tank destroyer us ww2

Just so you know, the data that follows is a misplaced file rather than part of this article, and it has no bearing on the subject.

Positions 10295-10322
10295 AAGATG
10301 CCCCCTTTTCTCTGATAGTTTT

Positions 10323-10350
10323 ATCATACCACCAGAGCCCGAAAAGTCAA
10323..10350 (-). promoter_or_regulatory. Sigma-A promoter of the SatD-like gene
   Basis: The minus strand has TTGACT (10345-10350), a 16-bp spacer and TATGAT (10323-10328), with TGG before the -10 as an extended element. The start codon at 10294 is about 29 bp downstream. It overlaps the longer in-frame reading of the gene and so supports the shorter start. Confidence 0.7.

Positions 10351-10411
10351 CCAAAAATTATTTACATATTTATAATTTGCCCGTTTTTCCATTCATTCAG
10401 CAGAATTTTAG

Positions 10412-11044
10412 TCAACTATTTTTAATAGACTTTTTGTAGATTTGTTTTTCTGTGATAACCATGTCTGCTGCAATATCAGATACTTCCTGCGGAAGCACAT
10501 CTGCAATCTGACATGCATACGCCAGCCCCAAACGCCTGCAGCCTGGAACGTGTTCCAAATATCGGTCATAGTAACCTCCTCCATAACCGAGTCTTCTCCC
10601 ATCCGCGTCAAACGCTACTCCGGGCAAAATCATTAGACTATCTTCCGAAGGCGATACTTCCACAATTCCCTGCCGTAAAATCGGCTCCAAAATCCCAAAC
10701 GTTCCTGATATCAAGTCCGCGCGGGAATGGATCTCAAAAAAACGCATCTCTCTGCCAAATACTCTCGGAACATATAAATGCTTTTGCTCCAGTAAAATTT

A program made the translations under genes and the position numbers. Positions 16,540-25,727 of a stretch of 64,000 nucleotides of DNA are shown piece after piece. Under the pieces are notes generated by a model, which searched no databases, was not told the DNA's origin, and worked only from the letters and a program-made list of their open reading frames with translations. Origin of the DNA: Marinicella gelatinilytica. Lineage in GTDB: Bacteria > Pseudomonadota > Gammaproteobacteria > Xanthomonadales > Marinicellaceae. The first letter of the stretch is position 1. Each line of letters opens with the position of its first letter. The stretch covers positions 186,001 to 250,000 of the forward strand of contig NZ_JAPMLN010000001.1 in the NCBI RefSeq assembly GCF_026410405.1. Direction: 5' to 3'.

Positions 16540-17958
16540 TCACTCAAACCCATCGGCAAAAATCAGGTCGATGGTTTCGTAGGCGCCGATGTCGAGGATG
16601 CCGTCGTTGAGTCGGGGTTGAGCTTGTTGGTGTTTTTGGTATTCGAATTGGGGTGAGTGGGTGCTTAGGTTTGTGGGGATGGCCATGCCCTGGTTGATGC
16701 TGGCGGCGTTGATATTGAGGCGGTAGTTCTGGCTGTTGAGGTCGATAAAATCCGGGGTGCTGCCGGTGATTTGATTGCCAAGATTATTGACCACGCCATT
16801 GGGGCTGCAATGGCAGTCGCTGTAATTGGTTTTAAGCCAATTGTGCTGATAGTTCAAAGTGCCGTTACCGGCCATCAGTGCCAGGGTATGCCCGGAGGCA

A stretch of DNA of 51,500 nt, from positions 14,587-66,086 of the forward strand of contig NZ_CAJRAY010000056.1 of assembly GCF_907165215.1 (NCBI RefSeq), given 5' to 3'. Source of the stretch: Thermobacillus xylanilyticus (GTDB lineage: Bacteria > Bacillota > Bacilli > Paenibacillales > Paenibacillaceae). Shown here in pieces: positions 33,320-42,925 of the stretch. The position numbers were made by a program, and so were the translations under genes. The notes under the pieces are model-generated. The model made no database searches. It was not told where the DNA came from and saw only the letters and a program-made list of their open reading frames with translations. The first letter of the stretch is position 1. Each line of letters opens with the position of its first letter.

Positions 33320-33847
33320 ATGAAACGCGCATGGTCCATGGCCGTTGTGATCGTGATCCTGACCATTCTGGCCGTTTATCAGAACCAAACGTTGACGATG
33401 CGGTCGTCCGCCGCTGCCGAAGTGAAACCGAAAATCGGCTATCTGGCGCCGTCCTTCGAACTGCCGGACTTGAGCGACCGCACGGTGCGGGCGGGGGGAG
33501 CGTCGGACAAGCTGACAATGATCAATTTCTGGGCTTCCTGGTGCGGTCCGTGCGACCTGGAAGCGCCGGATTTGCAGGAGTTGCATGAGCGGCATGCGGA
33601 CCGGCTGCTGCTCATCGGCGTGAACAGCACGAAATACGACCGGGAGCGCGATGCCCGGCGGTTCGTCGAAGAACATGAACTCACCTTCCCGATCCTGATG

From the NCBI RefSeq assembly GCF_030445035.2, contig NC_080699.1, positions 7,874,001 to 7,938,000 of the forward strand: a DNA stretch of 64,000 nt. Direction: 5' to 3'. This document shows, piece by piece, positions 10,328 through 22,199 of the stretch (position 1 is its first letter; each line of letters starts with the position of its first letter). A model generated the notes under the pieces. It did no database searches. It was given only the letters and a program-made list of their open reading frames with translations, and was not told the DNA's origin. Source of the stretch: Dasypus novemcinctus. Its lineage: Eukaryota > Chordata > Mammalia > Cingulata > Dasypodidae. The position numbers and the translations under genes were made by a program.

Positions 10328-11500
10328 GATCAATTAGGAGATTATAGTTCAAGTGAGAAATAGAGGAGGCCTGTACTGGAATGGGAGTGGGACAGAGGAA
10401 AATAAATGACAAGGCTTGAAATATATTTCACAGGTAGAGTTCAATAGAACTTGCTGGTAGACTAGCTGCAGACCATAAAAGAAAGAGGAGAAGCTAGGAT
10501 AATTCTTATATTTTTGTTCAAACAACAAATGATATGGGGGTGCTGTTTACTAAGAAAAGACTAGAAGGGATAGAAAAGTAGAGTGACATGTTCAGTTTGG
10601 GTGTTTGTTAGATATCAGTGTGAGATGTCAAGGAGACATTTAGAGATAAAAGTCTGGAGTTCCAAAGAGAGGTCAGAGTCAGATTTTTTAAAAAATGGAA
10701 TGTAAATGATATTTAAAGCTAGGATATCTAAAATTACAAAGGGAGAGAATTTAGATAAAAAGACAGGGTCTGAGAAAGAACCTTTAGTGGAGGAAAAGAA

An M10 tank-destroyer in action near St. Note: The dates are for when the unit received the Hellcat. By these means, every component of the drivetrain, complete with bogies with VVSS, roadwheels, idlers and drive sprockets, return rollers and tracks, and the internal arrangement were kept the same. 5.88 without gun x 3.04 x 2.79 m (19’3″ x 9’11” x 9’2″), Ford GAA V-8, gasoline, 450 hp, 15.5 hp/t, 5 (driver, co-driver, commander, gunner, loader), Continental radial R-975-C4 9 cyl., gas. The ultimate American tank hunter of WW2. One of the most powerful ‘tank destroyers’ in WWII. It showed itself a formidable opponent for German tanks, largely on par with the British Firefly (also based on the Sherman). The first proper tank-destroyer was the M10 Wolverine, which featured the hull of the M4 Sherman tank and a new pentagonal turret. The M10 did not see much tank-to-tank action for the rest of the North African campaign, and instead was used as mobile fire support. As an attempt to improve the figure to fifteen degrees, the Army ordered that the track grousers and antiaircraft machine gun be stored on the rear of the turret. The prototype was further refined and ended as the 3-inch Gun Motor Carriage M10, earning the go ahead for production in mid-1942. There was an anecdote about an 86th Anti-Tank Regiment (XII Corps) British tank which had its turret crew killed and replaced three times, but the driver and tank itself remained safe. This successful conversion was followed by sixteen others. Restored M18 GMC Hellcat tank destroyer at the Military Odyssey event in southern England. Prototypes of these two vehicles were delivered to Aberdeen Proving Ground in April 1942, and the Army selected the T35E1 for further development on 2 May 1942. Soon after reaching production, it was realized that the barrel of the 3-inch gun M7 was too heavy,[7] to the point where it prevented traverse of the turret on a slope of more than four degrees. The 76 mm (3 in) gun soon proved to be not as effective as hoped against German armor, although a limited supply of high-velocity armor piercing ammunition did compensate to some extent. The T86 and T86E1 amphibious tank destroyers, as well as the T87 105 mm (4.13 in) amphibious Howitzer Motor Carriage, the T88 105 mm (4.13 in) Howitzer Motor Carriage and the Super Hellcat mounting the turret from the M36 turret were all tested, but none proceeded to production before war’s end. The M10 is often referred to by the nickname "Wolverine", but the origin of this nickname is unknown. We also use third-party cookies that help us analyze and understand how you use this website. Or more precisely, to use speed to deploy ahead of the attacking enemy, take up camouflaged and protected firing positions on their flanks if possible, and then open fire. The M10 and M10A1 had a crew of five; commander, gunner, loader, driver, and assistant driver. Tank Destroyer information in the world. Although in short supply, they proved quite up to the task against any German tanks, including the latest evolution of the Panzer IV. Main gun was accurate up to 3000m and had a muzzle velocity more than 1000m/s.During the war, only 415 tanks were built. Mid-production M36 “Pork Shop”, U.S. Army, 2nd Cavalry, Third Army, Germany, March 1945. Panzer divisions would concentrate more … By November 1941, the Army requested a vehicle with a gun in a fully rotating turret after other interim models were criticized for being too poorly designed. Approximately 52 M10s were supplied to the Soviet Union through Lend-Lease. It … M36s were also purchased after the partition of India, seeing action on both sides in the Indo-Pakistani War of 1965. Already in Normandy, the threat of bocage ambushes urged the crews to improvise armored rooftops with panels cut out from enemy tanks. The tank-destroyer force was the Army’s response to the wild successes of German armor in Poland and France in 1939 and 1940. The prototype of the M10 was conceived in early 1942, being delivered in April of that year. No less than seven TD battalions operated there with M10s and M18s, but no M36s. Various handles were welded on these for fastening external storage. The armament consisted of an M1A1 76.2 mm main gun and a 12.7 mm Browning M2HBon top of the turret. The 1st Free French Army led by General De Lattre received dozens of M10s, operated in similar lines as US tank hunter units. It produced 450 horsepower (340 kW) at 2,600 rpm. The tandem engine produced 375 horsepower (280 kW) at 2,100 rpm. Throughout the long campaign in Italy, then through France and the Low Countries, the tank destroyer units had a number of moments to shine as tank destroyers; at Arracourt, in France, on September 19th 1944, the 704th TD battalion in support of the 4th Armored Division destroyed 15 tanks of the German 113th Panzer brigade while in a dense fog; during the Ardennes offensive on December 19th-20th 1944, 4 Hellcats of the 705th TD battalion supported an attack on the 2nd Panzer division. Production of the M18 started on January 7th, 1943, when 1,000 units were ordered. The tank destroyer battalions in the Third Army claimed the destruction of 686 tanks and 238 self-propelled guns. There is no doubt that the open-top turret was not appreciated in winter, and both the lack of protection and firepower did not contribute to their popularity. M18 “Amazin Grace” from an unknown US Army unit in France, 1944. On flat ground, they were fast enough and able to manoeuvre around enemy tanks with ease. Notice the extra cal.30. M10 3in GMC from the 776th Tank Destroyer Battalion, Tunisia, March 1943. The Pacific War Online Due to the lightness of the turret and the frontal weight of the gun, two large counterweights were added to the rear basket. It combined thin but sloped armor with the M4 Sherman's reliable drivetrain and a reasonably potent anti-tank weapon mounted in an open-topped turret. In US service, the first engagements came in early 1943, in Tunisia. The Ford plants produced another 1,028 vehicles of the M10A1 variant (October 1942 – September 1943), and Fisher produced a further 300 turretless M10A1s used as artillery tractors, later converted as M36 Jacksons. The unique design of the hull hatches to clear the gun mantlet meant that the driver's view directly to the left side was obstructed. The sides received well-sloped flat armor plates with a “>” section, held in place, like the turret plates, by massive nuts. M10A1, late production version, unknown unit, France, summer 1944. There are a total of [ 72 ] Tank Destroyers entries in the Military Factory. A later conversion of this vehicle became the 105 mm Howitzer Motor Carriage M7, better known as the “Priest”. The prototype 3-inch Gun Motor Carriage T35 was given a standard 3-inch (76.2 mm) M7 gun and a circular open-top turret already produced for the early production M4A1 (later replaced by conventional turrets on these). An order for 500 was issued. The M10 proved unpopular in the Pacific due to its open turret, which left it vulnerable to Japanese close-assault antitank tactics. These were assimilated as SPGs, operated by Royal Artillery units, and saw service in 1944 in Italy and France (especially with the Canadians and Poles). However, the turret design was not a simple repeat of the sloped plates of the M10 but rather a thick casting with front and side slopes and a backwards recline. Fisher also completed a further 300 M10A1 hulls without turrets in January 1944 for direct conversion to M36 tank destroyers. Tank Destroyer Forces. The vehicle could carry 54 rounds. Notice the muzzle-less gun and absent add-on side armour plates M10A1, Normandy, summer 1944. Indeed, in September 1942, it was already foreseen that the standard 75 mm (3 in) M7 gun of the M10 was only efficient at short range (500 m) against the enemy vehicles. M18 Hellcat, Battle of the Bulge, winter 1944-45. I do not own the rights nor soundtrack of this video, which is displayed solely for educational purposes. The M10 carried 54 rounds of 3-inch ammunition, 48 of which were stowed in four racks in the sponsons, and 6 rounds in the upper rear of the turret. As the United States army entered World War II, it drew certain conclusions from Germany’s quick victories over Poland and France. Other operators included the Philippine Army (until the 1960s) and Turkey (222 donated, now long deactivated). A bustle acting as turret basket was welded on this casting to the rear, providing extra ammo storage (11 rounds) as well as acting as a counterweight for the M3 main gun (47 rounds, HE and AP). The triangular cast gun shield sported the thickest armor on the vehicle, 2 1⁄4 inches (57 mm). Some were little more than stopgap solutions, mounting an anti-tank gun on a tracked vehicle to give mobility, while others were more sophisticated designs. The secondary armament comprised a .50 (12.7 in) caliber M2HB machine gun in a ring mount (800 rounds), rotating 360 degrees, with manual traverse. Many US divisional commanders asked for their M10s to be replaced with fully armored tanks. Free French Forces M10 Sirocco, 2nd DB, taking part in the liberation of Paris, August 1944. Speed and agility were the hallmarks of this particular tank destroyer; these qualities came about from using a powerful engine and by keeping armored protection to a minimum. [27], Total M10 losses in the European Theater of Operations to all causes were 539.[28]. Postwar modifications included a folding armored roof kit to provide some protection against shrapnel, but also later fitting of a hull ball mount Browning cal.30 machine gun on the co-driver’s position and the new M3A1 gun. The partial roof on the front third of the turret opening was 3⁄4 inch (19 mm) thick. The main armament was a 76 mm (3 in) M1A1, M1A1C or M1A2 gun with 45 rounds. With 192 gallons of gasoline, this gave a 240 km (150 mi) range on roads with a top speed on flat ground of up to 48 km/h (30 mph). One tactical theory was that the two towed batteries would form a gun line, while an M10 battery remained mobile on each flank to drive or lead enemy tanks to the static gun line. 3 inch Self Propelled Gun M10, unknown British artillery unit, Italy, mid-1944. British 17pdr SP Achilles Ic, Italy, 1944. Late Gun Motor Carriage M36, Belgium, December 1944. Direct combat in the open against tanks was to be avoided whenever possible. After US entry into World War II and the formation of the Tank Destroyer Force, a suitable vehicle was needed to equip the new battalions. A postwar study alleged that the 39 TDs battalions knocked out no less than 1,344 German tanks and assault tanksuntil the end of the war, while the best battalion claimed 105 Germans tanks and TDs. The armor and turret were completely new. Born of a desperate need to counter the mechanized might of the so-called blitzkrieg, tank destroyer doctrine involved the pooling of anti-tank weapons into . This unit served on the 3rd Belorussian Front in 1944, taking part in summer campaigns in Belorussia, the Baltic, and East Prussia. Front (turret) 76 mm /0 ° The second prototype, T35E1, used the M4A2 chassis and had a new pentagonal turret with flat, sloped sides, frontal beak and inverted rear slope. This also led to the creation of the Tank Destroyer Force, a dedicated reserve unit embracing a new doctrine. In addition, between October and December 1944, 187 conversions of standard Medium Tank M4A3 hulls into M36s were performed at the Grand Blanc Arsenal. The 17pdr SP was used by the British, Canadian and Polish armies in Italy and northwest Europe. [21] They served first in Italy, then in France and Germany. Seek, Strike, and Destroy your opponents with this Hellcat of a U.S. tank destroyer! The mild steel parts weighed 2,400 pounds. This category only includes cookies that ensures basic functionalities and security features of the website. Rear (turret) 44,5–130 mm / 0 ° M10 GMC, Tunisia, April 1943. The Tank Destroyer force was created as a mobile GHQ antitank reserve in 1941. The M10 tank destroyer was an American tank destroyer of World War II. The only variant of the M18 to see production and combat was the T41/M39 armored utility vehicle, used as a turretless personnel or cargo carrier and as a gun tractor. Two battalions of tank destroyers did see service in the invasion of the Philippines using Hellcats. He was provided with a second periscope at the edge of the hull for this purpose. Side (hull) 19–25 mm / 0–38 ° These were produced by the Fisher Tank Division (General Motors), Massey Harris Co., American Locomotive Co. and Montreal Locomotive Works (chassis) and hulls by the Grand Blanc Arsenal. For combat use, the 3-inch Gun M7 could fire five types of ammunition: The M79 AP shot could penetrate 92 mm of homogeneous armor angled at 30 degrees from the vertical at 1,000 yards. The engine noise and smoke could attract enemy fire, especially in close quarters, where the M10 was vulnerable due to its thin armor and open-topped turret. Not designed for these roles, the M18 nevertheless did excellent work supplementing the artillery of these infantry divisions. The rear upper hull plate was used for storage of the vehicle's pioneer and maintenance tools: a 5-pound (2.3 kg) axe, a 5-foot (1.5 m) crowbar, a mattock handle and head, a double-sided 10-pound (4.5 kg) sledgehammer, and a track tensioning wrench. In addition, specialized semi-independent TD battalions ceased to be used and the M36s (the TD doctrine had been discredited meanwhile) were now operated within mechanized groups, fighting alongside infantry.Indeed at the time of the attack of the Siegfried lines, the M36 was used in close proximity of the troops and proved quite useful with HE shells against German bunkers. Although fielded much earlier for training, the first M36 in organic tank hunter units, in accordance with the US TD doctrine, arrived in September 1944 on the European Theater of Operations (also at the insistence of Eisenhower that regularly had reports about the Panther). The 17-pounder was of a similar bore to the 3-inch gun M7, but was longer and used a larger propellant charge; it had far superior armor penetrating capabilities. Military Photos. The British Achilles 17 pdr conversion was, in this way, quite successful. The original concept called for battalions to be concentrated in tank destroyer brigades and groups for employment en masse against an armored threat. ‘ I would say ‘pound-for-pound, the German JagdPanther = “WHY” ? Italy also received some postwar, deactivated in the 1960s. Tank destroyer units were to be held as a reserve at the corps or army level, and were to move quickly to the site of any massed enemy tank breakthrough, maneuvering aggressively and using ambush tactics (charging or chasing enemy tanks was explicitly prohibited) to destroy enemy tanks. They also converted several other chassis for this role and pressed many new specialized models into action. The army then changed their request to a vehicle mounting a 57 mm (2.24 in) gun, thus the designation changed to the T49 57 mm Gun Motor Carriage. The M7 gun weighed 1,990 pounds. M10 Wolverine. However, the M10 was still insufficient, so an order went out for a tank destroyer designed from the ground up to hunt and destroy tanks. According to the army’s “Seek, Strike, Destroy” doctrine, these battalions were to be kept under the control of upper echelon headquarters, in order to respond quickly to mass Panzer attacks. High quality Tank Destroyer gifts and merchandise. M36 GMC, December 1944, en route to the battle of the BulgeDuring the Battle of the Bulge, the 7th AD was engaged, with its M36s, at St Vith with success, despite artillery shelling and wood splinters, or the presence of snipers in these woody areas. The French also acquired some postwar, which were found in action in the 1st Indo-China war. The idea was to use speed and agility as a defense, rather than thick armor, to bring a powerful self-propelled gun into action against enemy tanks. In addition to serving with the United States army, the Hellcat also served with the armies of Taiwan, West Germany, and Yugoslavia (until the 1990’s). Tank destroyer, a highly mobile lightly armoured tank-type vehicle that was used to fight tanks in World War II.Tank destroyers tended to have relatively thin side and rear armour, and the gun was mounted in an open turret or in a casemate that had only a limited traverse.This made tank destroyers lighter, faster, and easier to manufacture, but it also rendered them more vulnerable to enemy fire. The 1700 M10A1s received a gasoline Ford GAA engine and were based on the M4A3 chassis. It is possibly a postwar invention. M36B1: Conversion on M4A3 hull and chassis. Although Buick was contracted to build 8,986 Hellcats for the US army and Lend-Lease recipients, only a total of 2,507 vehicles were produced, with production ceasing in October 1944. In general, the open-top turret was not seen as a problem since US Army doctrine of use in close support included infantry walking alongside the vehicles to counter enemy infantry tactics. The Free French received at least 227 M10s, 155 of them through Lend-Lease. This new gun can be recognized by its muzzle brake and bore evacuator. The M62 APCBC/HE-T shell was capable of penetrating 88 mm of homogeneous armor angled 30 degrees from the vertical at 1,000 yards. Until then, one of the vehicles used as such was the T12 GMC, a conversion of the M3 half-track with a shielded M1897A4 75 mm (2.95 in) gun. The staff at Aberdeen Proving Ground was worried that the armor of the T35E1 was too thin, and so bosses for appliqué armor panels were added to the hull sides, glacis, and turret sides. This gun was also used by the M26 Pershing. Indeed, against the threat of a possible Chinese intervention and use of the IS-2 heavy tank, a Panther was first tested without success, and M36B2s were sent instead with the RBCEO and custom modifications (roof plates and additional .30 cal) in 1951. This new test vehicle was designated the 3-inch Gun Motor Carriage T35E1. Production was assumed at General Motors Fisher Tank Arsenal in Grand Blanc, Michigan (4,993 M10s and 375 M10A1s from September 1942 to December 1943). Most of the vehicles converted were the 3in SPM M10 Mk II, as the "duck bill" counterweight better balanced the heavy gun. In practice, UK batteries were frequently separated in Normandy, M10s being seconded to British tank brigades equipped with Churchill tanks armed with the general purpose 75 mm gun just as were British 17 pounder conversions. [14][15] On 10 July 1944, the 899th Tank Destroyer Battalion blunted a German counterattack by the Panzer Lehr Division near Le Dézert and destroyed 12 Panthers, one Panzer IV, and one Sturmgeschütz III in a fierce two-day battle, most of it taking place at ranges of less than 200 m. Due to the initial shock of encountering heavy German tanks, further changes were made in the tank destroyer force in late September 1944. Later in the war, M4A2 (diesel versions) were also converted as B2s. By 1944, the M10 had started to lose the edge against the Panthers and Tigers, until HVAP rounds were supplied, and even then they had to find weak points and maneuver around the German tanks to be effective. When entirely closed there was a gap above the turret allowing the crew to still have a good peripheral vision. This was particularly apparent by the end of 1944 and the Battle of the Bulge, when the German Panzerschreck and Panzerfaust teams began to take a toll. Two-tanks batteries of these were often seconded to British tank brigades equipped with Churchill tanks. They were first used at Kwajalein, in February 1944. A secondary cal.50 (12.7 mm) machine-gun was mounted on top, both for AA and ground defense. These were designated M36B1 and rushed to the European Theater of Operations to combat alongside regular M36s. Meanwhile, a set of wedge-shaped counterweights weighing 3,700 pounds total was designed by Fisher. The commander sat on a folding seat at the right rear. The Tank Destroyer board began to examine several hundred Ordnance Department prototype proposals for a tank destroyer mounting a 3-inch gun, initially focusing the most interest on two: Meanwhile, as the final design developments of these two tank destroyers were underway, the Ordnance Department became dissatisfied and by November 1941 had issued an additional specification for a tank destroyer with a 3-inch gun in a rotating turret. There were a number of variants tested using the chassis of the Hellcat. Soviet M10 GMC, Northern Front, summer 1944. This did not solve the balance problem, and on 21 December 1942, triangular "quick fix" turret counterweights made of lead, mild steel, or cast iron were authorized. ROCA (Republic of China Army) M36 on display at the Chengkungling museum. Glacis front hull 38–108 mm / 0–56 ° They were judged as faster and more agile than the M26 but still much better armed than lighter tanks like the M24 and, some years after, the M41. In May 1943, an azimuth indicator and gunner's quadrant were added to the M10. 7 talking about this. It needed a staggering two minutes to rotate a full 360 degrees. Ease of maintenance came from the engine being mounted on steel rollers, which permitted quick removal and replacement. In July 1943, the appliqué armor bosses on the hull sides and turret were dropped from production. The engine of the M10A1 was the Ford GAA, an 8-cylinder derivative of an ill-fated V-12 aircraft engine project. Hellcat from the 805th Tank Destroyer Battalion in Italy, 1944. "A tank armed with a 76-millimeter gun was a world-beater in 1941, but by 1945 was a pop-gun in a tank-versus-tank duel." There are a total of [ 42 ] WW2 Tank Destroyers entries in the Military Factory. French M10s were operated along similar lines as US tank destroyer units, although initially with five vehicles per platoon instead of four. The M10 initially lacked any provision for indirect fire. Officially, it was named “M36 tank destroyer” or “90 mm Gun Motor Carriage M36” by the ordnance and US Army at large. In the Italian campaign, as in northern Europe, the M10s were normally attached to infantry or armored units as infantry support or mobile artillery, more so the latter because of the general lack of German armor in that theater. All the materials we receive are digitized and available to read online or download. The grouser racks and indirect fire equipment were often retrofitted to earlier vehicles. Out of these cookies, the cookies that are categorized as necessary are stored on your browser as they are essential for the working of basic functionalities of the website. By fall 1943, with its M5 and M9 competitors being eliminated from the design competition and their production contracts cancelled, the M10 was to become the United States' primary tank destroyer of the early war period. In UK service, one M10 in the 86th Anti-Tank Regiment (XII Corps) in Normandy drove back out of action three times with the turret crew dead. Production of the two models ran from September 1942 to December 1943 and October 1942 to November 1943, respectively. eval(ez_write_tag([[300,250],'tanks_encyclopedia_com-large-mobile-banner-1','ezslot_7',110,'0','0'])); After their first encounters with the Soviet KV-1s and T-34s, the German Army was poised to revise its tank design and take immediate action to bolster their firepower and protection. The 17-pounder conversions were designated various ways, with a "C" suffix added on to the "M10" designation, or called "17pdr M10". After appropriate changes to the hull and turret were made, the modified version was selected for production in June 1942 as the 3-inch Gun Motor Carriage M10. The sides and rear of the upper hull featured angled extensions or covers over the upper run of track. The latter, in addition to their roof-mounted add-on armor folding panels, also had an upgraded M3 main gun with a muzzle brake. French M36B2 “Puma” of the Régiment Blindé Colonial d’Extrême Orient, Tonkin, 1951. A tracked tank-hunter was already improvised and tested on the M3 Lee chassis. The gunner, on the left side of the gun, normally stood to operate it, but he was also provided with a folding seat. The hull ball-mounted machine gun on the co-driver’s side was a postwar addition to all surviving M36s, and later an M3A1 90 mm gun (shared with the M46 Patton) was mounted instead of the 90 mm M3. After the early, soon obsolete M10 Wolverine and the superfast M18 Hellcat, the US Army needed a more powerful gun and better armored vehicle to hunt down the latest developments in German tanks, including the Panther and Tigers. The last 300 vehicles received the new M1 76 mm (3 in) gun, which had better muzzle velocity and could fire heavier ammunition. The Hellcat accomplished great speeds (50 mph, or 80 km/h) due to its extremely light armor which was never more than one inch thick (25 mm). Hellcat from the 249 MAC Division, Republic of China, 1980s. Rear (hull) 19–25 mm / 0–38 ° It also had a crew of five men and it had a 3 speed forward, 1 speed reverse transmission. US 5th Armored Division M36 & Personnel near Schriefersmühle, Germany - March/April 1945.